Investing in Robotics: What Drives Defensibility?
Happy Sunday and welcome to the Investing in AI newsletter. Also be sure to check out our podcast. The last two episodes are both great - Dave Girouard from Upstart and Karim Lakhani from Harvard Business School.
If you want to join an angel list syndicate focused on investing in AI, I suggest ScalingAI, which I’m a member of.
— Interesting Articles —
Microsoft Uses GPT3 To Let You Code In Natural Language. TechCrunch.
The Ghost Work Behind Artificial Intelligence. Slate.
One Study Finds Business Leaders Are Disinterested in AI. ZDnet.
TinyML: What Is It? Dataconomy.
How The Financial Industry Can Apply AI Responsibly. IEEE Spectrum.
Voice AI Politeness. Voicebot.
Startups Using AI to Tackle Climate Change. Forbes.
— Commentary —
I think of early stage investing like I think about counting cards in Blackjack. You can’t guarantee a win on any given hand, even if you have an edge, but if you do have an edge, you can win more than you lose over the long term.
I use that analogy a lot when evaluating robotics deals. I’ve invested in several robot companies over the years and while I am very bullish on the prevalence of robots and the work they do down the road, I’m less bullish on the ability of an investor to make money in the space.
Most robots are built to be direct labor replacements. There is a task that is done by a human and now a robot will do it. This is happening in many areas of manufacturing and agriculture, and will continue to accelerate through all types of physical labor. But knowing many jobs will be replaced by robots doesn’t make it easy to pick winning companies. Why? Because when robots are just direct labor replacements, they rarely have any special defensibility or competitive advantage and thus, the winning companies tend to be the ones who had the best luck or timing, or simply raised the most money the fastest.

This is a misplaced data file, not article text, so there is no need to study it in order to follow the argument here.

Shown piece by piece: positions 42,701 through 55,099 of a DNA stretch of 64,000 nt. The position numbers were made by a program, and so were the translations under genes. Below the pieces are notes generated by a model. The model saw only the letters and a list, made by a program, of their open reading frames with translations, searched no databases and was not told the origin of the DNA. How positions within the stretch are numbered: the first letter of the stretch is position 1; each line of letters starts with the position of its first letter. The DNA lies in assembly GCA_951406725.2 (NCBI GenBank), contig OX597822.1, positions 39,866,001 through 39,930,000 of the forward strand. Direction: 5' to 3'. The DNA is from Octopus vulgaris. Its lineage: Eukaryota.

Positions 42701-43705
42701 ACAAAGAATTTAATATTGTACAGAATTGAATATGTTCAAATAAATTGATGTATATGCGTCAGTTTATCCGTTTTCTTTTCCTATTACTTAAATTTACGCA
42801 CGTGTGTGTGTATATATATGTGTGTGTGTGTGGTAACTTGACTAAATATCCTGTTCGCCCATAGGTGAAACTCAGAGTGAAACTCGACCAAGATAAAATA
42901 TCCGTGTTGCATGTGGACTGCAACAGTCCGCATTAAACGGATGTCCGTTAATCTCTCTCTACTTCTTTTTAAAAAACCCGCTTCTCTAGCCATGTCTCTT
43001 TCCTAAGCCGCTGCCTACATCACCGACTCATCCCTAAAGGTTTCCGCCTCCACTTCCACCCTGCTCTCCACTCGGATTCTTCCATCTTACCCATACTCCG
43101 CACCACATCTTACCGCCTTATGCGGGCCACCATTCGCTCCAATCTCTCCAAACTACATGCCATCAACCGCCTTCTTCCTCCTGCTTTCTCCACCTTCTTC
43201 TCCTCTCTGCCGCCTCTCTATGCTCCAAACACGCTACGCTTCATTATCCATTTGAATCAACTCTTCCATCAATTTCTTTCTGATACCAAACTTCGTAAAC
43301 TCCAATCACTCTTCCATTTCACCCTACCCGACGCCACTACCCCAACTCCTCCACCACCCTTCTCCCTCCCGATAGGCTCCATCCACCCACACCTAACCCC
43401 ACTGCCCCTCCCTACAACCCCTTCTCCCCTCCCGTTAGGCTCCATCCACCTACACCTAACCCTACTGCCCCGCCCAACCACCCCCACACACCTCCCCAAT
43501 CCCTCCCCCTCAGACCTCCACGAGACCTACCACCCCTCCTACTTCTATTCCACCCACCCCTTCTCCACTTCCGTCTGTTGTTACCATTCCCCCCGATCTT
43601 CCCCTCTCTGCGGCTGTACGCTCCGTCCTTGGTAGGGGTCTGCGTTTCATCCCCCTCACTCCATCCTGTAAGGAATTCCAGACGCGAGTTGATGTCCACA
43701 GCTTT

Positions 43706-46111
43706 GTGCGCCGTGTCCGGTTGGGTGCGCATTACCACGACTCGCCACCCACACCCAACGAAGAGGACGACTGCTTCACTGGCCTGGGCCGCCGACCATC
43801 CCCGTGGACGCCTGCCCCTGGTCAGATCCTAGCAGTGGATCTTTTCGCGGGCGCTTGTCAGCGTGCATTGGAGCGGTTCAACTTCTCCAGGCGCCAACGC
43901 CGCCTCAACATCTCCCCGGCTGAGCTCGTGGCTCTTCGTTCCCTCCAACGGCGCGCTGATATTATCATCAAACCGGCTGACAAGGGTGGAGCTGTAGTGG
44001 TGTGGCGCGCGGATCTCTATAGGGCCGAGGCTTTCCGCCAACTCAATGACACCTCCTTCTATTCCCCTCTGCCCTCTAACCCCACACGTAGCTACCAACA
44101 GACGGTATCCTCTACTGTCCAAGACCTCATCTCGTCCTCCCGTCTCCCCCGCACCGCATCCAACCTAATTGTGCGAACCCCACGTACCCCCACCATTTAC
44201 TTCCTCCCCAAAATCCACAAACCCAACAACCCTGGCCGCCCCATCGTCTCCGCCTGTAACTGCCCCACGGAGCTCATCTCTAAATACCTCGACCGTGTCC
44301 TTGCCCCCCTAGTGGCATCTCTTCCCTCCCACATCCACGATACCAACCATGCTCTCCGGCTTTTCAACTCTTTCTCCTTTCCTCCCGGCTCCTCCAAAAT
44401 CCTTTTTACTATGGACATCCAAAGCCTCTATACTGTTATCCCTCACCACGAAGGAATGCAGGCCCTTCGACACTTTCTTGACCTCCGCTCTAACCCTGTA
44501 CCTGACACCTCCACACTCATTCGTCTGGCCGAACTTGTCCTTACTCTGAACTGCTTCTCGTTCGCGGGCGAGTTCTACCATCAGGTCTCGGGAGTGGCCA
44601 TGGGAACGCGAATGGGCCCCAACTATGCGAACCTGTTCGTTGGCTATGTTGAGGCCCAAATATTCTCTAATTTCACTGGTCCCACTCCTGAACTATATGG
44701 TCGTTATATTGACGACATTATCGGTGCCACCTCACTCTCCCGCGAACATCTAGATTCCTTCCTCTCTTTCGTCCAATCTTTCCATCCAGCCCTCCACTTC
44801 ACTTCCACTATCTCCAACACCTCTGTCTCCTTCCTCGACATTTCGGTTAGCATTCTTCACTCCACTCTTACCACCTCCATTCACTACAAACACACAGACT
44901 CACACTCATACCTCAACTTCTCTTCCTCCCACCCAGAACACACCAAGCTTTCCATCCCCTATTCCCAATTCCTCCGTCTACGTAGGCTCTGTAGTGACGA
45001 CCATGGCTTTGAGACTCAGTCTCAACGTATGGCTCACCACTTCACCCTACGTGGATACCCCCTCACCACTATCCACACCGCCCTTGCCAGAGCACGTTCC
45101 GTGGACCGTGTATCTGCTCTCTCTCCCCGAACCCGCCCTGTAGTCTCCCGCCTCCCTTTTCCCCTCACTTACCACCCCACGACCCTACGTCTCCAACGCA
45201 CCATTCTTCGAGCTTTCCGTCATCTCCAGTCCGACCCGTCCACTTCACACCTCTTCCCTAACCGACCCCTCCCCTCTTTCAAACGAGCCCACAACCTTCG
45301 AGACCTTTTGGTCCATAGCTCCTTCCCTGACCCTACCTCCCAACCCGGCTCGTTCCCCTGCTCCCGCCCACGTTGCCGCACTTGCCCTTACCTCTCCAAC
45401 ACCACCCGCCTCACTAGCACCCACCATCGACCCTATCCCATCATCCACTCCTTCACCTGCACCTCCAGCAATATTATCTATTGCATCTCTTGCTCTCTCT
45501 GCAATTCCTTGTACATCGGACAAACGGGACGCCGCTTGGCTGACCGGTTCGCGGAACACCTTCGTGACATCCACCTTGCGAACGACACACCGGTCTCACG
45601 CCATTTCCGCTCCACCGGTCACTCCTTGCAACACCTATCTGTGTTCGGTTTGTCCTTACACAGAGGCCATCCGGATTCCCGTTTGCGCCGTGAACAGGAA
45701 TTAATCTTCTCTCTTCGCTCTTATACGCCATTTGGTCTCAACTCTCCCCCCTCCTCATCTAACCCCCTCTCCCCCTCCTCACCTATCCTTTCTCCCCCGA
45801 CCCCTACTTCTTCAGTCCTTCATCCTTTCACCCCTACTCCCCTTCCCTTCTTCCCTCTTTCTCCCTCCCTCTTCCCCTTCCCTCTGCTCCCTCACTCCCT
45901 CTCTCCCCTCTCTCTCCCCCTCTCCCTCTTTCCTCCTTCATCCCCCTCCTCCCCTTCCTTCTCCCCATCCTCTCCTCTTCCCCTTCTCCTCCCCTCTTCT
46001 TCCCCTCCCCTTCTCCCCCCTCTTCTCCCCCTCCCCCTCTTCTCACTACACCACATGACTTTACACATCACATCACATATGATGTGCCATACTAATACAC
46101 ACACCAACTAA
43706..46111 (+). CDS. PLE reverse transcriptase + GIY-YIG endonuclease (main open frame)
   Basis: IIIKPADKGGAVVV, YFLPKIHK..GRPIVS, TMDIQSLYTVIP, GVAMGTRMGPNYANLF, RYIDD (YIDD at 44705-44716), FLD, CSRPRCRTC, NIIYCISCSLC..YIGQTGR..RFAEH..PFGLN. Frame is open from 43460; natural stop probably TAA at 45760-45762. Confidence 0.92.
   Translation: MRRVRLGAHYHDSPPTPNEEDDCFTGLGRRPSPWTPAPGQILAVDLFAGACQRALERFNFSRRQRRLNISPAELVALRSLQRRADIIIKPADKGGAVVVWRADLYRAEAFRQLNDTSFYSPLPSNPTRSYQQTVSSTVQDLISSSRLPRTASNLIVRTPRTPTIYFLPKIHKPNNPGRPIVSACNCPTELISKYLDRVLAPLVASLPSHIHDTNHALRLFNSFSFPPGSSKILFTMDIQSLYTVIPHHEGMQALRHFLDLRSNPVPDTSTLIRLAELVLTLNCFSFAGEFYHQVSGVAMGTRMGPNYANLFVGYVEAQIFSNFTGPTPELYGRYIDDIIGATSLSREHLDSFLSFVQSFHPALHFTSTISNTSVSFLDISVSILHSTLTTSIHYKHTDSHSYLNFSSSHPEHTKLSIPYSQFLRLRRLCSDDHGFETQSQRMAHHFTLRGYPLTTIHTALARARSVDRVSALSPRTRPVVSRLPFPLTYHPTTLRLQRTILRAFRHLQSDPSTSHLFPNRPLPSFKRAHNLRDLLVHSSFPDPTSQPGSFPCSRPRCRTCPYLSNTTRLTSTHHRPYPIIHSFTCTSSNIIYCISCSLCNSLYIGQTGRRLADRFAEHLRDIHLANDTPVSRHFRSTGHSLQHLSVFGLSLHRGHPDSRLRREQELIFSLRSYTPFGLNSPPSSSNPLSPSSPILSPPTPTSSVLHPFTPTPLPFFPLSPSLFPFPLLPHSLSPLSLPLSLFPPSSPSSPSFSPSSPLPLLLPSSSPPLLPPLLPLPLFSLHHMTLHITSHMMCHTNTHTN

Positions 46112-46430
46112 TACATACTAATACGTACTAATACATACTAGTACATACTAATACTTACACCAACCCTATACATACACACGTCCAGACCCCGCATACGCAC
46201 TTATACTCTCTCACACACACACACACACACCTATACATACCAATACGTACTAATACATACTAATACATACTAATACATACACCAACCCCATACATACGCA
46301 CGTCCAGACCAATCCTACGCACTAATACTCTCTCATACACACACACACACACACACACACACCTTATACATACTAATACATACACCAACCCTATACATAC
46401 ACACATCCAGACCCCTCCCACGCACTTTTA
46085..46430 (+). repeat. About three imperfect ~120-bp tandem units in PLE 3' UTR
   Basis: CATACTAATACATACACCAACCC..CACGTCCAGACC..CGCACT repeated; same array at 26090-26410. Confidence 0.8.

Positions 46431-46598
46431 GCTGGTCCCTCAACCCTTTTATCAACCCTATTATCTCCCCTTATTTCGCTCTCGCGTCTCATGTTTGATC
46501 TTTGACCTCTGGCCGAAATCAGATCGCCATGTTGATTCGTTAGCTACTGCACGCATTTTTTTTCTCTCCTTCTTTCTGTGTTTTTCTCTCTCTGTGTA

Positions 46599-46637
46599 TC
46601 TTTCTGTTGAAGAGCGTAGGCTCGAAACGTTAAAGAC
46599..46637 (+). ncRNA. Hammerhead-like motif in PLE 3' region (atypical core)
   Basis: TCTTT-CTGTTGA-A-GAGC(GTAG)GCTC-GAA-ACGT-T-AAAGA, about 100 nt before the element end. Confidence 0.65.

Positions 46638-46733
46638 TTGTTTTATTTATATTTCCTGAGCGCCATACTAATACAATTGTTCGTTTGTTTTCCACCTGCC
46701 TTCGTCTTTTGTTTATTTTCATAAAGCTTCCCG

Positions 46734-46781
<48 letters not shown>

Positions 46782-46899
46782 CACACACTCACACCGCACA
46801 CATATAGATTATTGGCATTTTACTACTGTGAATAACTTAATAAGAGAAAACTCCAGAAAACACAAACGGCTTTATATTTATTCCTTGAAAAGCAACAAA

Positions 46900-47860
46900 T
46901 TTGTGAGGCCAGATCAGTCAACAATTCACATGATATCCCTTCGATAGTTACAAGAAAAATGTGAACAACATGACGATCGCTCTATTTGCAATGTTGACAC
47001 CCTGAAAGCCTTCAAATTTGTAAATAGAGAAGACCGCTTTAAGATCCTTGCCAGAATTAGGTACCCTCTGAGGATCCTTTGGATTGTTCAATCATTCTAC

Contrast that with other types of robotics companies that enable things that were not possible before. Think of robots that do tasks and, as they do them, scan and monitor the world they inhabit to collect data at levels not done before. Now we don’t just have automation - we have a sensor to provide real-time data and a new data set to use for other tasks.
Let’s take an example. Say Blue Apron decided that not only would it sell you a meal kit, it will also sell you a robot that opens the door, picks up the meal kit, goes to the kitchen, and prepares it. This saves you time. But is it a defensible business? To answer that I’ll ask - how difficult is it to change out the robot to a HelloFresh robot? Probably not that hard.
Now take a robot that replaces a farm laborer. Not only is the robot performing a task, but it’s inspecting the crops every day with cameras and sensors. This allows a data layer to be built on top of the robot’s work. This data layer gives the company another product to sell, and a more defensible position. Rolling up all of that historical data and correlating it to crop conditions at harvest is valuable. Those are the kinds of robotics investments I prefer to do.
This second kind of robotics company doesn’t always win. Building companies is hard and fraught with risk, and so is investing in them, but, it provides a more likely chance at a nonlinear outcome. And while the first type of robotics company will have some winners too, I just find that for me, who will win is more difficult to predict.
In investing, you have to play where you have an edge, and I don’t see an edge in direct labor replacement robots.
Thanks for reading.